Maisonneuve Magazine - Feature

This summer’s issue of Maisonneuve Magazine is very timely as it explores our current climate situation. Happy to share “Voices in the Wilderness” as a part of this important dialogue. In wonderful visual company with Laurence Butet-Roch, Michel Huneault and Isabelle Hayeur Thanks to Brian Morgan for including the work.

On Canadian newsstands TODAY.


OnTheMove Toronto – Cortona (Upcoming Exhibition)

Excited to be showing a selection of images from 'Voices In The Wilderness' at the end of the month alongside Italian photographer Marco Rigamonti at Istituto Italiano di Cultura (Toronto).

Event Details HERE.

Opening Reception:

Wednesday May 29th, 2019
6:30-8:30 pm
Istituto Italiano di Cultura
496 Huron St, Toronto

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ONTHEMOVE Toronto – Cortona: A photography exchange program between Canada and Italy supported by the Instituto Italiano di Cultura and Cortona On The Move.

In its inaugural year, ONTHEMOVE Toronto – Cortona celebrates the photographic image, created by artists in Italy and Canada. Photographers from each country are chosen to create a visual dialogue of their nation, the works then exhibited in the opposite country. This cultural exchange provides the opportunity for cultural collaboration between Italian and Canadian artists and brings more awareness to the talent each country enjoys.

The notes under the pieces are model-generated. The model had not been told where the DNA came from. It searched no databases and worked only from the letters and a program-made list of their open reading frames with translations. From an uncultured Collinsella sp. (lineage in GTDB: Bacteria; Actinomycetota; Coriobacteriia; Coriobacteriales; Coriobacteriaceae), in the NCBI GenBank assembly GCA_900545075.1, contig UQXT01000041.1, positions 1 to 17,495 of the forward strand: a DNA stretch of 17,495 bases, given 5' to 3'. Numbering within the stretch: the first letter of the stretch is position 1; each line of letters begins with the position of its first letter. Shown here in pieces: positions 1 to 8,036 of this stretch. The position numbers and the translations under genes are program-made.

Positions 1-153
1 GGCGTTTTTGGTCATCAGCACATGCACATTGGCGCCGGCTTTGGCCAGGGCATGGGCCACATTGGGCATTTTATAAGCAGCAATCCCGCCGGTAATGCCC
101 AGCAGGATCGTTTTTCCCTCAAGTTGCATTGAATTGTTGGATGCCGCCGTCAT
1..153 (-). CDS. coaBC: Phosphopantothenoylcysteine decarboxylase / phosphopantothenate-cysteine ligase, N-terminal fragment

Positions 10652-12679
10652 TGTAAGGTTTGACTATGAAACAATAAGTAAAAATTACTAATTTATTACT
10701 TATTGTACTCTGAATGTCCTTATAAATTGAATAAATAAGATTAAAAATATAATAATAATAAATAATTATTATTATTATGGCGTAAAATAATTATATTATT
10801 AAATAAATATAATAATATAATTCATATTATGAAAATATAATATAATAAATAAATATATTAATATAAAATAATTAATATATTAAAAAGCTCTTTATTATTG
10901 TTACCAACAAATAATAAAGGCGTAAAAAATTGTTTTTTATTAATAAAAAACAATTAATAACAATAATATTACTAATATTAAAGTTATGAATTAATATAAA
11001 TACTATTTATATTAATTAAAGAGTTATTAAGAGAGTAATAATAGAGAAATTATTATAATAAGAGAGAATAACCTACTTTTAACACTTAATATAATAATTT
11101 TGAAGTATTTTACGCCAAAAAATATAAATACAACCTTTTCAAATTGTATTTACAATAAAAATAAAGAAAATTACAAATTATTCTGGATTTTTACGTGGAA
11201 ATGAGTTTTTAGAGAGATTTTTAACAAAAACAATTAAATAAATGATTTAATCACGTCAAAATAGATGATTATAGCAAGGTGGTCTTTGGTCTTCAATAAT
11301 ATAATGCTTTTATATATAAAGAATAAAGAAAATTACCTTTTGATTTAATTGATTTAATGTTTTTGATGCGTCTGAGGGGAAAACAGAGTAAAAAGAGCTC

We are pleased to bring these two extraordinary photographers together for the first ONTHEMOVE Toronto – Cortona. The next reiteration of the exhibition will take place in Cortona during the photography festival Cortona On The Move 2019, opening July 11. (Exhibitions are open all summer until September 30.)

Presented by Istituto Italiano di Cultura, Cortona On The Move AND with thanks to partner Joseph Barbieri at Bespoke Group.


Published Feature in enRoute Magazine

This post is a well overdue. In March 2017 I ventured to Everglades City, Florida to shoot a feature for enRoute Magazine, which was slated to be published in fall 2017. However after Hurricane Irma made landfall the story was put on hold. A year and half later the story was published in last September’s enRoute Magazine. Big thanks to Lori Morgan for her editorial support throughout the project.


‘One Leg In, One Leg Out’ is a nominee for Best Short Documentary for the Social Impact Media Awards.